High Wood – London Cemetery & Extension


First view of High Wood, our objective the large cemetery you can just see through the windscreen reflection on the far right.  This was the first time I had set eyes on the wood and, knowing what happened here, it was spine-chilling just to see the place…


…let alone find myself walking alongside it…


…and peering into it.


In the distance on the left you can see a brick building with, from this angle, a tall dark hedge in front of it…


…and here it is again, just inside the cemetery entrance.


London Cemetery was begun between 18th & 21st September 1916 when forty seven men of 47th (London) Division, the division that had captured the wood a few days earlier on 15th September, were buried together here in a large shell hole, and immediately on entering the cemetery, these headstones and a stone block (below) mark the approximate spot.


The block remembers seventy eight men buried somewhere in this part of the cemetery, although exactly where is unknown.


Note that the inscription refers to commemorative headstones in Rows B, C & D only.  Row A, part of which is visible directly behind the stone, is the only row in this plot where actual burials are known to have been made.


This is the remainder of Row A, and you will notice that a number of these headstones have two names inscribed on them, and also that every inscription bears the same date; 15th September 1916, the final day of the fight for High Wood.  You’ll have to take my word for it, but one of the two names inscribed on the headstone four from the far end of the row is that of Captain David Henderson of the Middlesex Regiment, son of the leader, at the time, of the Labour Party, the Rt. Hon. Arthur Henderson.


Although more burials were added later in the war, mainly men found nearby who had been killed on 15th September, at the time of the Armistice only 101 men had been buried here.


Looking down the length of what is in effect the cemetery extension, from in front of the Stone of Remembrance,…


…and panning to left…


…and right from the same spot.  As you can see, this is now a big cemetery; if you wish to peruse the cemetery plan, then click here.


In fact it is one of the larger cemeteries on the Somme, nearly 3,900 casualties of the First World War now lying here,…


…more than 3,100 of whom are unidentified.  Note the radio mast at Pozières on the horizon to the far right, a useful landmark wherever you find yourself on the Somme battlefields.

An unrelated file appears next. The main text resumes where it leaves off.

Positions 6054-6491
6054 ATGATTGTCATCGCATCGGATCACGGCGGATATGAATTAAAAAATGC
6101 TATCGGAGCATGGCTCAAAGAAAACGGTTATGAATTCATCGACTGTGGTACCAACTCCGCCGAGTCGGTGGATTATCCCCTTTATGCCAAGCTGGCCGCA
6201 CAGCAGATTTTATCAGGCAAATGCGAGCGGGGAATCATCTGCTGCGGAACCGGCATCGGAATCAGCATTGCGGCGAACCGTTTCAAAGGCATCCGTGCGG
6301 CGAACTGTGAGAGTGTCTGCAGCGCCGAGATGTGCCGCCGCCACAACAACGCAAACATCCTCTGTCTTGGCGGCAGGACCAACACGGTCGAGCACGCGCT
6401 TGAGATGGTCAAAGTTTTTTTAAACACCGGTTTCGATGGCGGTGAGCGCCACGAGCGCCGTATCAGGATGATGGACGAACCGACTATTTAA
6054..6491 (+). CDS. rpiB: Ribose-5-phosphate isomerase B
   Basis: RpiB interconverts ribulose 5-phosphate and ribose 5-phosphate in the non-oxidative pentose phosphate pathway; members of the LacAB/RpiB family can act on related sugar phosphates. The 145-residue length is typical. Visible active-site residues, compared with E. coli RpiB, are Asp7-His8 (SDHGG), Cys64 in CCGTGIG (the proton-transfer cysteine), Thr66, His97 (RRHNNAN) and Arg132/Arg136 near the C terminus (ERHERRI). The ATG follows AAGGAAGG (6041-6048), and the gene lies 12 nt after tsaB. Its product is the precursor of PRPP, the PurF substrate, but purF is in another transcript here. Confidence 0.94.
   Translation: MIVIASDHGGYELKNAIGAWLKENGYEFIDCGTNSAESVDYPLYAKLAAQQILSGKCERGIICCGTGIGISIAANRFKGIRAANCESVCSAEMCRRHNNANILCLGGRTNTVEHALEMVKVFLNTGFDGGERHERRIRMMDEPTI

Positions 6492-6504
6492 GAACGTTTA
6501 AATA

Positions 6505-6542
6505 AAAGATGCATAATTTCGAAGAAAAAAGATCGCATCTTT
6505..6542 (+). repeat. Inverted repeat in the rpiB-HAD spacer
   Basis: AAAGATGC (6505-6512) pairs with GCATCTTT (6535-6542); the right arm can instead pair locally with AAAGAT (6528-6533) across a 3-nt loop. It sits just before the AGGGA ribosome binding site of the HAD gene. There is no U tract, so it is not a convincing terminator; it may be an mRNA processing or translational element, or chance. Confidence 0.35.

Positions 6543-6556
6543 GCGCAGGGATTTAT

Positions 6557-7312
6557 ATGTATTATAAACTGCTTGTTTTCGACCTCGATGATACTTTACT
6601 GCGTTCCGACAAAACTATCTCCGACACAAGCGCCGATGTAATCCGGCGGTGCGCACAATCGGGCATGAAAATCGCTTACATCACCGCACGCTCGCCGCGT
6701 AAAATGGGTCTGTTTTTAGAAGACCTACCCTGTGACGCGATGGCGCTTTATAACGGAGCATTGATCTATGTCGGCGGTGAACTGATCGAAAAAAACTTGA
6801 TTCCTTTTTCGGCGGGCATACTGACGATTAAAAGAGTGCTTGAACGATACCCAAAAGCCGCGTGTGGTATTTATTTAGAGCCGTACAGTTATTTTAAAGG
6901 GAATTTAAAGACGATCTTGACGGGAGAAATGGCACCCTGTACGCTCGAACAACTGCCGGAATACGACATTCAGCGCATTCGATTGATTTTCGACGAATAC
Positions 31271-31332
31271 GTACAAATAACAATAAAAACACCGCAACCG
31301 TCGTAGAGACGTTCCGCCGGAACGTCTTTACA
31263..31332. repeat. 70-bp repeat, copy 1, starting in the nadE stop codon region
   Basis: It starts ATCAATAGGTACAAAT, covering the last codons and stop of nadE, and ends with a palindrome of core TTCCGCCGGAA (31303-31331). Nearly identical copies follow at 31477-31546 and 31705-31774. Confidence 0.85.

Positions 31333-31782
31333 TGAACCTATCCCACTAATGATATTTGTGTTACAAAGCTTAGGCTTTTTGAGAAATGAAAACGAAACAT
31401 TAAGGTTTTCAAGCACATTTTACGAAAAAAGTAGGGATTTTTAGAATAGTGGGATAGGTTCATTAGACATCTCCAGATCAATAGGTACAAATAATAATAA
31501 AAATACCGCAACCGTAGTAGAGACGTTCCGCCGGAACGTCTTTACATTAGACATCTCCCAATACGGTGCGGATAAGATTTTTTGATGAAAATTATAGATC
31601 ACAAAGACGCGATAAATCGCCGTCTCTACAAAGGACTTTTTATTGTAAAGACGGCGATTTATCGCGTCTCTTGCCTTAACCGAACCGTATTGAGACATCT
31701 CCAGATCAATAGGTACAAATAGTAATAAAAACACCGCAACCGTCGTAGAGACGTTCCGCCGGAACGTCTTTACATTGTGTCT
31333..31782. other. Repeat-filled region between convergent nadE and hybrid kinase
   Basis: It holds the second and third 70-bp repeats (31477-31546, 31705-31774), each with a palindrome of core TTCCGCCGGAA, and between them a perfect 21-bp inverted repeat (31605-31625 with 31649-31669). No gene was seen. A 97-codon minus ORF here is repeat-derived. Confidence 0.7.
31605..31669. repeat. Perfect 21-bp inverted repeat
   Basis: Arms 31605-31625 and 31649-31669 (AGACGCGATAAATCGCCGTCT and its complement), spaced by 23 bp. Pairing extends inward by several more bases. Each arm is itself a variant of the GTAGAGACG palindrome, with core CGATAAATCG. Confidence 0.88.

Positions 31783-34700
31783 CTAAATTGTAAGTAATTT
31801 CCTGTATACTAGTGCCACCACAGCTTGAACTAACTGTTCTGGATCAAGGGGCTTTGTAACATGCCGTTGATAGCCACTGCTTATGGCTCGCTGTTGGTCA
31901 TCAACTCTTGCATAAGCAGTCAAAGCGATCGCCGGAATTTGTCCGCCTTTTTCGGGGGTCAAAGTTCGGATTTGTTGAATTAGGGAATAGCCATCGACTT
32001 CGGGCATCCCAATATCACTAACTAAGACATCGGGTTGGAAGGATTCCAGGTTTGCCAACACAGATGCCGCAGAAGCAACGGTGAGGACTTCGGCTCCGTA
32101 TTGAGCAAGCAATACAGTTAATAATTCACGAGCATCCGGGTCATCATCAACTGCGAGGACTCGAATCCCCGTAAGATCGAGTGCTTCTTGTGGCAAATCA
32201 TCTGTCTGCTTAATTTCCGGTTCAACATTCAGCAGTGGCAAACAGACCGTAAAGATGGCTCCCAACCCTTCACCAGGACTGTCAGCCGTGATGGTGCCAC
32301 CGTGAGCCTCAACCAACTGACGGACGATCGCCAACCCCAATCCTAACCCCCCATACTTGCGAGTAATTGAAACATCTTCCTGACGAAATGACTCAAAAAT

It’s worth bearing in mind, as we make our way south west towards the Cross of Sacrifice,…


…that the views beyond the cemetery are very much the same views that the German defenders of the wood would have had in the summer of 1916.


The village of Bazentin is just visible with Bazentin le Petit Wood, the largest wood on the horizon, beyond.  In front of the village, the mound on which Bazentin windmill once stood, and where terrible fighting took place on 14th July 1916 as the British found themselves within sight of High Wood on the first day of the Battle of Bazentin Ridge, can just be seen.


Cross of Sacrifice.


The graves immediately beyond the Cross are all Second World War burials.  In 1946 the cemetery was once again opened for the reburial of casualties initially interred in temporary burial grounds including military and communal cemeteries, churchyards and individual graves.  165 World War II burials can now be found in, unluckily for them, Plot 13 .


Looking north east from among the World War II graves,…


…this is the view the attacking British would have had as they advanced towards the wood.


As we begin our journey back towards the cemetery entrance this view looks down the length of the cemetery from in front of the Cross of Sacrifice…


…and again panning left…


…and right from the same position.


Sadly, there are rows and rows of unidentified men, such as those above and below, in this cemetery.



Smile please lads!  Now you see ’em…


…and now you don’t.


On leaving the cemetery I would love to have been able to show you inside the wood, but that’s off limits, I’m afraid,…


…so a few more shots taken from the road will have to suffice.


Before we move on (but not very far),…

1177 Caterpillar Valley Cemetery

…during both my visits to High Wood I passed this cemetery up on the ridge (above & below),…


…on both occasions having absolutely no idea of its identity.  I know now.  This is Caterpillar Valley Cemetery just outside Longueval, and it is one of the largest cemeteries on the Somme.  Only begun in August 1918, there were just twenty five graves were here at the war’s end.  Now 5,569 men are buried or commemorated here, of which only 1,773 are identified, the majority men killed during the Battle of the Somme, or during the fighting in August and September 1918.


You can just see a structure on the far side of the cemetery in the picture above,…

…and thanks to Morag, who visited one foggy morning, we can get a better view of it here.  Elsewhere in the cemetery, the Caterpillar Valley (New Zealand) Memorial is inscribed with more than 1,200 names of New Zealanders who were killed during the Battle of the Somme and who have no known grave.  In 2004 it was from this cemetery that the remains of an unknown soldier were taken home to New Zealand and laid to rest at the National War Memorial in Wellington.


Next post we shall look into the tragedy of High Wood in a little more detail.

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